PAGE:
*Scripture verses covered in this section's commentary are noted in italics

Psalm 91:5-7 meaning

Verses covered in this passage:

  • Psalm 91:5
  • Psalm 91:6
  • Psalm 91:7

Even in the face of death, we can know that we are in God’s hand, and He has our best interest at heart.

The first two verses of Psalm 91 asked and answered the question, “Who will be protected by the Lord?” The answer is “Whoever trusts in Him, who dwells in His presence.”

Verses 3 and 4 underscored that it is Yahweh’s self-giving, gentle but unopposable strength that alone lifts up those committed to trust and rest in His providential caring. It is His faithfulness in which we can trust.

This section, verses 5-7, illustrates some ways the faithful benefit from the loving and fatherly activity of God as life mounts its many challenges. The recurring promise of the Bible is not exemption from the suffering encountered in living. It is rather the promise of God’s faithfulness that provides hope. It is this hope that carries the faithful through such experiences. During His ministry on earth, Jesus reminded His disciples of that truth: “In the world you have tribulation, but take courage; I have overcome the world” (John 16:33).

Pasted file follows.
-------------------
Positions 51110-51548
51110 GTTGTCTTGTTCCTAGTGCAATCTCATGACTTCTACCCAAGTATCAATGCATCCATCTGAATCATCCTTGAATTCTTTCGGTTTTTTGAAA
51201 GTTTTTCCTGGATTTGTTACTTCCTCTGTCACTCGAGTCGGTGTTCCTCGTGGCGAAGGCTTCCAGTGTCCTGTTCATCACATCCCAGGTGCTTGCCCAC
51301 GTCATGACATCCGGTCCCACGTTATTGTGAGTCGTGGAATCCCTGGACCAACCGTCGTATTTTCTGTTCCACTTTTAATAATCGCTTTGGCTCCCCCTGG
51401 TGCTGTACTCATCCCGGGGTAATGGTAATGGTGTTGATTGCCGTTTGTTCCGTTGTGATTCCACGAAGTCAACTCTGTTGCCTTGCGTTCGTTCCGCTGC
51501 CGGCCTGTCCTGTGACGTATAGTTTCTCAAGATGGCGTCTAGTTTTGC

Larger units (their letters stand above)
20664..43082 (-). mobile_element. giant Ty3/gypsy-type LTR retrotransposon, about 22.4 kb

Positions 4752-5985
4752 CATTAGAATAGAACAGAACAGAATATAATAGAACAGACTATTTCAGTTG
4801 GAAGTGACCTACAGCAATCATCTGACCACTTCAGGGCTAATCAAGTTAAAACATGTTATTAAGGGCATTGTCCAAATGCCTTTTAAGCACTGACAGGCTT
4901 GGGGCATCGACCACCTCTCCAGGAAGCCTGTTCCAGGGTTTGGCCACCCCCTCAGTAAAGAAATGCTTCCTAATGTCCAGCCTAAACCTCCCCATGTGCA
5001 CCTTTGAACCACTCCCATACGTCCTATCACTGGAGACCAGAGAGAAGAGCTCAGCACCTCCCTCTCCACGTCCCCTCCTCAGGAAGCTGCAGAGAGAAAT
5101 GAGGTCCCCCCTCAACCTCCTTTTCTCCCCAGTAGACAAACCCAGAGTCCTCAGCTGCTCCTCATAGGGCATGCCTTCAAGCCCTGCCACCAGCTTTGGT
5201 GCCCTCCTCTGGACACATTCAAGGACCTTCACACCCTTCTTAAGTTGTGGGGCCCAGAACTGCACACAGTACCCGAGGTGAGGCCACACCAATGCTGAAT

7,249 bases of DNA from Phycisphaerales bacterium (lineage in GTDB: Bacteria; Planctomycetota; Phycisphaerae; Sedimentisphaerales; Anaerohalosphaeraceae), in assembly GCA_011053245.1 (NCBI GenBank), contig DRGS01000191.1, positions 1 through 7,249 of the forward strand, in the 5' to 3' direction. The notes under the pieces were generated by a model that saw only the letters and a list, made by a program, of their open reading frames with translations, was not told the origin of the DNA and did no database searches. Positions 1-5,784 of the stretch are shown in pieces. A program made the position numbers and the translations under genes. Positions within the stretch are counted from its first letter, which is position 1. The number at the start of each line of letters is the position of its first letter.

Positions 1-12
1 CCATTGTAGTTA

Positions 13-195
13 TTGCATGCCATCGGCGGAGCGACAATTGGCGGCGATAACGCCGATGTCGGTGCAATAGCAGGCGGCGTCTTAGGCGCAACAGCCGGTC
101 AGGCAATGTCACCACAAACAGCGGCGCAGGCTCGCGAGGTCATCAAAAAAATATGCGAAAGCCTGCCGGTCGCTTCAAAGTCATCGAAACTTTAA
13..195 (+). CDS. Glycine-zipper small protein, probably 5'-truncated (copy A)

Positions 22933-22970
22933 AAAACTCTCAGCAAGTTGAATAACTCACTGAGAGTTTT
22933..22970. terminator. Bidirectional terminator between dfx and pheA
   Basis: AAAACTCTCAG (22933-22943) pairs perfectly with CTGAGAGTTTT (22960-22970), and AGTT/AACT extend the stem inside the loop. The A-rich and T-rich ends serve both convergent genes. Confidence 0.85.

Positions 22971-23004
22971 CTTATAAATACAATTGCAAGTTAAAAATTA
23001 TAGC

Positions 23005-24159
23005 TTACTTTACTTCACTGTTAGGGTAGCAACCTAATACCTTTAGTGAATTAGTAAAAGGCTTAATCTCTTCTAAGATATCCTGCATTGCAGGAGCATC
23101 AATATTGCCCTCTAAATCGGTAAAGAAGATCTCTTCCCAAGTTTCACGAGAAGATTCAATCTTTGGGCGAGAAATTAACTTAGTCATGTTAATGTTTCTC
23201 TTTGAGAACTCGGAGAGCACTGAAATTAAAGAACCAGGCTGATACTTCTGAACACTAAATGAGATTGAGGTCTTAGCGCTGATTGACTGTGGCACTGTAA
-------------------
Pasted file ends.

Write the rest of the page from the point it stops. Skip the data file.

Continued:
Verses 5 and 6 state:

You will not be afraid of the terror by night,
Or of the arrow that flies by day;
Of the pestilence that stalks in darkness,
Or of the destruction that lays waste at noon.

This accomplishes an artful parallelism of poetic imagery and symmetry within and then between each verse. The one trusting in the Lord can overcome fear both of nightly terror as well as daytime attacks. The daytime attacks —here portrayed as the arrow that flies by day—paint a picture in verse 5 of unrelenting assault during every moment of every day. The hours of dark exacerbate the sense of dread; one cannot readily see what dangers lurk in and lunge out from the shadows of darkness. That which is unrecognized and unknown—terror by night—is often far more unsettling to the human spirit than that which is clearly perceived and known. Yet the calamity which is known, such as suffering an assault, is no less threatening to life and limb.

What trusting in the Lord and dwelling in His shadow provides is the foundation to not be afraid in the face of such difficulties. We can not fear, since we know that God has all things in His hands, and will not allow anything into our lives that we cannot handle (1 Corinthians 10:13). Further, God causes all things to work together for good (Romans 8:28). So no matter the circumstances, we can know by faith that it is for our good (James 1:2, 12).

We can also not fear the pestilence that stalks in darkness (v. 6). This echoes a refrain from verse 5 in which pestilence … stalks its victims from within the shadows of night, unseen and terrifyingly ambiguous. Darkness here is treated literally. But it can also be symbolic of a lack of understanding. In pre-scientific ages disease was largely explained in metaphysical terms, mysterious and ominously threatening.